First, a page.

have sections within their pages that have different background colors
    that may necessitate a change in link color. Two *very common*
    scenarios, banners and navbars. A different background is logically used
    to emphasize and separate such from the regular content of the page.
    It is both a logical and legitimate application.

    Like precision too, but I think you're nitpicking just a wee bit.



    --
    Take care,

    Jonathan
    -------------------
    LITTLE WORKS STUDIO
    http://www.LittleWorksStudio.com
    Jonathan N. Little, Feb 25, 2009
    #8
  9. SAZ wrote:

    > a:link blue { color: blue; }
    > a:link green { color: green; }
    > a:link red { color: red; }
    >
    > <a class="blue" href="bluepage.html">This is a blue link</a>
    >
    > and so on.
    >
    > This is basic CSS, so search Google for a more in-depth answer.


    If you say this is basic CSS, we can conclude that by your own judgement,
    you don't have a clue of the basics of CSS.

    Normal cluelessness aside, you don't even know the distinction between an
    element selector and a class selector, and your CSS code doesn't have any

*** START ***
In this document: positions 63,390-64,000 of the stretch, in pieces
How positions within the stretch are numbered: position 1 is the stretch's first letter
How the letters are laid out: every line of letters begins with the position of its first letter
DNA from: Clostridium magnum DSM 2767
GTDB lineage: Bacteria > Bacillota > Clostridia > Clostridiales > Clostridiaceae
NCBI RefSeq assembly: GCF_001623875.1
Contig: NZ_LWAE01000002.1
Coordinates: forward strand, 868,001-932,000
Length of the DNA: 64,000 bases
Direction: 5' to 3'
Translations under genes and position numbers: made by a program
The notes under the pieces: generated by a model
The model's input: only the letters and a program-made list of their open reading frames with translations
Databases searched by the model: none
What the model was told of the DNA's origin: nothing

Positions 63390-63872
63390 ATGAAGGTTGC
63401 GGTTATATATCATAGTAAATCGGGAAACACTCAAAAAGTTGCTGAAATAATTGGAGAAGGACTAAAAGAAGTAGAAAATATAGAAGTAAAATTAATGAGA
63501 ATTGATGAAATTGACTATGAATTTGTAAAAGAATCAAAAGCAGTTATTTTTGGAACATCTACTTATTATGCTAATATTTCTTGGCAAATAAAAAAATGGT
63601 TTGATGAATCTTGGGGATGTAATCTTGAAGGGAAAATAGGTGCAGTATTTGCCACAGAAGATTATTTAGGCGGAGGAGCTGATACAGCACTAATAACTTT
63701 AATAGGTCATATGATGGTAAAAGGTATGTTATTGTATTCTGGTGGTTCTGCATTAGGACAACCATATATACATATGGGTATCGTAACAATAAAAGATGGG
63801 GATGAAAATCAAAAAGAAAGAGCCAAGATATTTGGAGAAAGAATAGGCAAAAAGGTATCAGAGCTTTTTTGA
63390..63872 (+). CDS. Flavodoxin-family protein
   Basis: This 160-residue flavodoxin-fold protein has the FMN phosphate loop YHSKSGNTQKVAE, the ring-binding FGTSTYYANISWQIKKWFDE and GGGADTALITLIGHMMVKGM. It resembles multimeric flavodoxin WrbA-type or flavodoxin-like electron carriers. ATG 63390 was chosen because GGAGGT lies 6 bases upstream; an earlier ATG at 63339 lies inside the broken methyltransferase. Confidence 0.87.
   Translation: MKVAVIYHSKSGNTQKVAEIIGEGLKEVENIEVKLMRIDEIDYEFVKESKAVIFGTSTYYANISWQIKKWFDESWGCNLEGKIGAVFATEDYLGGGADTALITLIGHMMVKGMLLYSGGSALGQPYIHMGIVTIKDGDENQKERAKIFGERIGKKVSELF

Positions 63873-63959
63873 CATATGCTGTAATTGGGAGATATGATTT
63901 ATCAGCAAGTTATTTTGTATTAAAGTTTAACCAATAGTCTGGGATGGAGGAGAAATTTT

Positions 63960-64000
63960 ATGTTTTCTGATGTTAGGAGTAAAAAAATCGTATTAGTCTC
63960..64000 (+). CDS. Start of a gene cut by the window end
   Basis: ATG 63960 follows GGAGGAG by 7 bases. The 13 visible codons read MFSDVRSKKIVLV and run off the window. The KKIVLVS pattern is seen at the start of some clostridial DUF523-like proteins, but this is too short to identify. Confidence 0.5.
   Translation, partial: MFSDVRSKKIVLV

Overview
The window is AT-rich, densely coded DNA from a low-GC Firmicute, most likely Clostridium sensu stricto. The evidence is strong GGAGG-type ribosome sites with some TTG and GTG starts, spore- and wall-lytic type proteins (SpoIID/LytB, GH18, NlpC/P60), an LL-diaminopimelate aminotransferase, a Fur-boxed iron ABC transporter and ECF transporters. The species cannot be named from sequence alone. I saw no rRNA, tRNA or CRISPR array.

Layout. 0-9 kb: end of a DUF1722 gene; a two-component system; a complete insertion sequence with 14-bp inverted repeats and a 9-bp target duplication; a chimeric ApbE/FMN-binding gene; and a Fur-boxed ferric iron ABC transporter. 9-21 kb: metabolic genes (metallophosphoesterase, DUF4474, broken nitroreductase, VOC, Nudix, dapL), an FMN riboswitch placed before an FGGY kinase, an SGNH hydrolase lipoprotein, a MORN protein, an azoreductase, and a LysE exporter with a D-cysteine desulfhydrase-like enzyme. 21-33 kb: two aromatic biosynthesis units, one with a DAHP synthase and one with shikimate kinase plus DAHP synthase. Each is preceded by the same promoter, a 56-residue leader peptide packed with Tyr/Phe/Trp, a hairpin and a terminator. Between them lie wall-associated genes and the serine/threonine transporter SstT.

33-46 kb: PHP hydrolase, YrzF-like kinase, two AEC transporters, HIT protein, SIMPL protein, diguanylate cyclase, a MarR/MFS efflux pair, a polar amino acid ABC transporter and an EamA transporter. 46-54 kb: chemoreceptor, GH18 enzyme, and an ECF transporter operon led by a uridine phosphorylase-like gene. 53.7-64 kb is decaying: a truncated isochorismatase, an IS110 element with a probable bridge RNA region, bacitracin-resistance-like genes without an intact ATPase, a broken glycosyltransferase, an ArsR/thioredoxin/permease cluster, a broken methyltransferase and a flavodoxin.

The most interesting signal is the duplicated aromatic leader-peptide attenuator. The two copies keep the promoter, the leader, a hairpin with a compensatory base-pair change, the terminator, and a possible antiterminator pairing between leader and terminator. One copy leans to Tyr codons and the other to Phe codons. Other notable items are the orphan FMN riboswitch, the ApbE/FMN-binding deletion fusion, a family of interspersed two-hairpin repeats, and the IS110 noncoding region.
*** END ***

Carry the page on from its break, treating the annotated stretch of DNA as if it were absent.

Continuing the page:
effect.

    --
    Yucca, http://www.cs.tut.fi/~jkorpela/
    Jukka K. Korpela, Feb 25, 2009
    #9
  10. Jukka K. Korpela wrote:
    > Jonathan N. Little wrote:
    >
    >> blushark wrote:
    >>> how do i create different link colors on same web page?
    >>>
    >>> i define how <A> tag look with CSS, but how then do i apply different
    >>> formatting to few selected links?
    >>>
    >>> i need to do that to maintain contrast between link color and
    >>> background.

    >>
    >> Okay this is really basic stuff here.

    >
    > I beg to differ. It's much more complicated than really basic CSS things.
    >
    >> You need to learn what are
    >> "selectors" Reference this:
    >>
    >> http://www.w3.org/TR/CSS21/selector.html

    >
    > That would be a necessary but not sufficient part of the job.
    >
    >> Then do the beginner tutorials on CSS at htmldog.com and you will
    >> easily learn the answer in a very short period of time...

    >
    > Quite an optimist you are.
    >
    > The first question should be "do I really need to use different
    > backgrounds for different links", and the correct answer is mostly "No,
    > not at all". The problem asked then vanishes in puff of logic.


    That shouldn't be the first question, it isn't relevant to his